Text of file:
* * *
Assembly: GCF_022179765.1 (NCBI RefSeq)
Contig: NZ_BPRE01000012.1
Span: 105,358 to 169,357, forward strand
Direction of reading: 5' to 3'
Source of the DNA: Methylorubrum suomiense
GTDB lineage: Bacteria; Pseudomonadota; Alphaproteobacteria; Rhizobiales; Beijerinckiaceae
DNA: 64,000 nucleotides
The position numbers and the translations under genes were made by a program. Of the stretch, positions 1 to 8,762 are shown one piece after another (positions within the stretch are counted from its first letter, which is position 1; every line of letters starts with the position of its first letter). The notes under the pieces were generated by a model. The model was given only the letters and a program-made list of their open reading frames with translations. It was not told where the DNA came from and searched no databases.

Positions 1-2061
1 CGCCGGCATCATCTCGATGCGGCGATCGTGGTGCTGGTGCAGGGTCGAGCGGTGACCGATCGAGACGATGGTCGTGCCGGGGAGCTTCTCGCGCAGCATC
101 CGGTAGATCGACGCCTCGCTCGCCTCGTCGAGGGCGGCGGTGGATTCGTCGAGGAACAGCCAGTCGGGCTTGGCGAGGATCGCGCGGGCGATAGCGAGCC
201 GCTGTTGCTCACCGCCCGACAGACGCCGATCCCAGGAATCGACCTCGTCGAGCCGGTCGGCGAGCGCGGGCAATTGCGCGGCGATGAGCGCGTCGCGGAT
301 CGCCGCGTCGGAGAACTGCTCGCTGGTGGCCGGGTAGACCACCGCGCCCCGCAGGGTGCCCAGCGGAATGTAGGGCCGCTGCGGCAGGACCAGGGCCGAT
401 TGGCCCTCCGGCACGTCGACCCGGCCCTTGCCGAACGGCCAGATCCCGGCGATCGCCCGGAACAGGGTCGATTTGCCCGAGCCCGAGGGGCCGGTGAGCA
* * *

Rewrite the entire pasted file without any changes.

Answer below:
Assembly: GCF_022179765.1 (NCBI RefSeq)
Contig: NZ_BPRE01000012.1
Span: 105,358 to 169,357, forward strand
Direction of reading: 5' to 3'
Source of the DNA: Methylorubrum suomiense
GTDB lineage: Bacteria; Pseudomonadota; Alphaproteobacteria; Rhizobiales; Beijerinckiaceae
DNA: 64,000 nucleotides
The position numbers and the translations under genes were made by a program. Of the stretch, positions 1 to 8,762 are shown one piece after another (positions within the stretch are counted from its first letter, which is position 1; every line of letters starts with the position of its first letter). The notes under the pieces were generated by a model. The model was given only the letters and a program-made list of their open reading frames with translations. It was not told where the DNA came from and searched no databases.

Positions 1-2061
1 CGCCGGCATCATCTCGATGCGGCGATCGTGGTGCTGGTGCAGGGTCGAGCGGTGACCGATCGAGACGATGGTCGTGCCGGGGAGCTTCTCGCGCAGCATC
101 CGGTAGATCGACGCCTCGCTCGCCTCGTCGAGGGCGGCGGTGGATTCGTCGAGGAACAGCCAGTCGGGCTTGGCGAGGATCGCGCGGGCGATAGCGAGCC
201 GCTGTTGCTCACCGCCCGACAGACGCCGATCCCAGGAATCGACCTCGTCGAGCCGGTCGGCGAGCGCGGGCAATTGCGCGGCGATGAGCGCGTCGCGGAT
301 CGCCGCGTCGGAGAACTGCTCGCTGGTGGCCGGGTAGACCACCGCGCCCCGCAGGGTGCCCAGCGGAATGTAGGGCCGCTGCGGCAGGACCAGGGCCGAT
401 TGGCCCTCCGGCACGTCGACCCGGCCCTTGCCGAACGGCCAGATCCCGGCGATCGCCCGGAACAGGGTCGATTTGCCCGAGCCCGAGGGGCCGGTGAGCA